By Mike Fossano
If you’re 18 or older and a registered voter, I’ve got a message for you: please, for the love of God get out to your local polling place this Tuesday and vote.
I’m not interested in hearing excuses—absentee ballots (deadline has passed) are incredibly easy to get a hold of. If you’re a Michigander, polls will be open from 7:00 a.m. to 8:00 p.m. Central and Eastern Time, and the usually close-to-home locations allow for even the busiest person to take time out to vote. Being able to step up and cast your vote is a privilege and a source of empowerment. And I don’t want to hear that “my vote doesn’t count” nonsense, either. Need I remind you of this or that? How about this gem? It’s no secret that there is a general sense of apathy among college-aged voters, and perhaps that also has something to do with the failures of the political parties.
I’d also like to encourage people to ignore public opinion polls, or at least take them with a grain of salt. While they do serve a purpose at taking the general temperature of voters, they are very susceptible to erroneous reports and are typically pulled from a group of only 500-1,000 people. True, midterm elections may lack the cache of a presidential race (save for perhaps the gubernatorial candidates), however, they’re just as—if not more—important because decisions made by local delegates will have a more immediate and stronger impact on our day-to-day lives than what comes from Washington, D.C.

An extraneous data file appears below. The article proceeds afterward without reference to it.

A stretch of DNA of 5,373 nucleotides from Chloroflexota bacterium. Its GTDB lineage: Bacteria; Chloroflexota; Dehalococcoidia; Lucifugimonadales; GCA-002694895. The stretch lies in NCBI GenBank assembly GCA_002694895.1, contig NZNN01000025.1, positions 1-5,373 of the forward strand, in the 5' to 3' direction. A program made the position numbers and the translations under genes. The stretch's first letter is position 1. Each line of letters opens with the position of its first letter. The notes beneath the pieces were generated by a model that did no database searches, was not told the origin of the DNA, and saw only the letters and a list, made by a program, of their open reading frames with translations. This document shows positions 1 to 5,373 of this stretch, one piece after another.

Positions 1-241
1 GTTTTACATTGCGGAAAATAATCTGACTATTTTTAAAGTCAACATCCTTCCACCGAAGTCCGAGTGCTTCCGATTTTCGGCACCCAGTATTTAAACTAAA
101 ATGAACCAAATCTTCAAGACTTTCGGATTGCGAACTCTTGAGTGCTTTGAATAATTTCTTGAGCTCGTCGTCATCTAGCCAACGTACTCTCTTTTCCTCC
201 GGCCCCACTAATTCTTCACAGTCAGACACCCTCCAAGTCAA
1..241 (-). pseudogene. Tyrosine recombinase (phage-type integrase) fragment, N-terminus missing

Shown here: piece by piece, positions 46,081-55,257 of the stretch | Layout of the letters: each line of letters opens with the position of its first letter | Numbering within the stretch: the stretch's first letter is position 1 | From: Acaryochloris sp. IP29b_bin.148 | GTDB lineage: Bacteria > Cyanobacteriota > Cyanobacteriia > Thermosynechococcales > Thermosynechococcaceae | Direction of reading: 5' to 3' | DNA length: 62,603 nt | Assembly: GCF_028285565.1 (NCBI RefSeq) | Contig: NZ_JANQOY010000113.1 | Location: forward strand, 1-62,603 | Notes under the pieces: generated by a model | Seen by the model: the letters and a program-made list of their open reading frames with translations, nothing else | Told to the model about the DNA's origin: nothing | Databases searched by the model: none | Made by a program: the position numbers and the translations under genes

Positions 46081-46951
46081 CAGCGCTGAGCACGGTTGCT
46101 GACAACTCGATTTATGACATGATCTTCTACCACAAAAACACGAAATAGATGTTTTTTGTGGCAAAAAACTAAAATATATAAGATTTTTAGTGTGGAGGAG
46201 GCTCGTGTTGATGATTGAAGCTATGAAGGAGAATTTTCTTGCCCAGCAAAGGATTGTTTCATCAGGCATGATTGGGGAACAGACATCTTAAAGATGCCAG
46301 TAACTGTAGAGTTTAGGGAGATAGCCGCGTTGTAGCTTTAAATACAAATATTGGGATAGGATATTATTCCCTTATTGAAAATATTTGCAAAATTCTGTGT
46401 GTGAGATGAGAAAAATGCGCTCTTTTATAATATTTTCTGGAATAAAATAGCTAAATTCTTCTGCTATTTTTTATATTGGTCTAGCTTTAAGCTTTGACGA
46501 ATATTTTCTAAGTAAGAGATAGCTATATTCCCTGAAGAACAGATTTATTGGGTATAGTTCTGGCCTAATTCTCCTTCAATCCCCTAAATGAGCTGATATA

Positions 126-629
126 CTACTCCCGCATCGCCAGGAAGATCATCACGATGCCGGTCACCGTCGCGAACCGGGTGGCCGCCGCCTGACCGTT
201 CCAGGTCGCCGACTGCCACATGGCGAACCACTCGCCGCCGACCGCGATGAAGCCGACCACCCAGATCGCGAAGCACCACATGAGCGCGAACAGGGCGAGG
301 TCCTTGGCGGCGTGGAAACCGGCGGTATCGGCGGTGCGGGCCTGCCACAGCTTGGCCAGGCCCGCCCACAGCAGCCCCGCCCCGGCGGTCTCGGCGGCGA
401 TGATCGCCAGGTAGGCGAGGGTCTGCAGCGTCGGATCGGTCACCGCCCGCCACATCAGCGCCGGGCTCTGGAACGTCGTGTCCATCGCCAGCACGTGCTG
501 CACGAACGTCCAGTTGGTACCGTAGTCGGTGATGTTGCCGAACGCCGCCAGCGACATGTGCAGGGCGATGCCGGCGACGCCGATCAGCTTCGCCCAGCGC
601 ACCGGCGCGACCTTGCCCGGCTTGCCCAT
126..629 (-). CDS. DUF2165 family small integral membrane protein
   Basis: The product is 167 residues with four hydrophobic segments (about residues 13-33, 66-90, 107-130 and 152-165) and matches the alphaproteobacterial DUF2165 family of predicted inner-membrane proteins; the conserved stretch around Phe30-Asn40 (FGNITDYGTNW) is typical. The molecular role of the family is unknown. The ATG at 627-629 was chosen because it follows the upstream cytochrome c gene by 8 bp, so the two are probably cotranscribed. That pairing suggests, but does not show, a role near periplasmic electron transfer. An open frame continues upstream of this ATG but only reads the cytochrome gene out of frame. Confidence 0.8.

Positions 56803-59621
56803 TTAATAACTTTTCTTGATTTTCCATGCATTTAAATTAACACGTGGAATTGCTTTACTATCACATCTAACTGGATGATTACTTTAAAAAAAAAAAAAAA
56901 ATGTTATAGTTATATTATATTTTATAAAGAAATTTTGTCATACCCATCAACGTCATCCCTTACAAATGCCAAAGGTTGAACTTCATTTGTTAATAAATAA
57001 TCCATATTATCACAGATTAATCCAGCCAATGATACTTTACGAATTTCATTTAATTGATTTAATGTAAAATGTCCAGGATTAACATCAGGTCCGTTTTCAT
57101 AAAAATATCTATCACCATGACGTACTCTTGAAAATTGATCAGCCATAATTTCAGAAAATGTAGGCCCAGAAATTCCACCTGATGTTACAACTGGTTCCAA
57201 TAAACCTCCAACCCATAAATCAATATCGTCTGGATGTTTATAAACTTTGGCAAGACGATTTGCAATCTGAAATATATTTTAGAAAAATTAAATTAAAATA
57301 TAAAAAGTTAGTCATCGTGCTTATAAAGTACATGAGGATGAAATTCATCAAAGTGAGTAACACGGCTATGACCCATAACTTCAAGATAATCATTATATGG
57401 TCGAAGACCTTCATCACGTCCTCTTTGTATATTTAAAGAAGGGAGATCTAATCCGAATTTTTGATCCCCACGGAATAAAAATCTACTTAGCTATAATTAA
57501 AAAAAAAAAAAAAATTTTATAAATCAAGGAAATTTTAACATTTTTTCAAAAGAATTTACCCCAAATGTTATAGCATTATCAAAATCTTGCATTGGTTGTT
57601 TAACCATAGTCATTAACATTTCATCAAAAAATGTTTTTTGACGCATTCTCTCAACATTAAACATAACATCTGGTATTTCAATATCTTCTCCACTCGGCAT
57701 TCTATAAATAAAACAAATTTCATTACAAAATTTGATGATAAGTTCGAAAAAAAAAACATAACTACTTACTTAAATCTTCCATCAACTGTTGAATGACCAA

If you’re 18 or older and NOT a registered voter, I’ve got a message for you, too: please fall back. You are hereby stripped of your right to bitch and complain about our elected leaders and the legislative process. You can’t sit idly during elections and then later pile on when it’s convenient—you had your chance and still chose to not be a part of the system.
I strongly encourage everyone to visit www.publius.org to brush up on everything that you need to know about the election, including information on all local candidates, proposals and millages.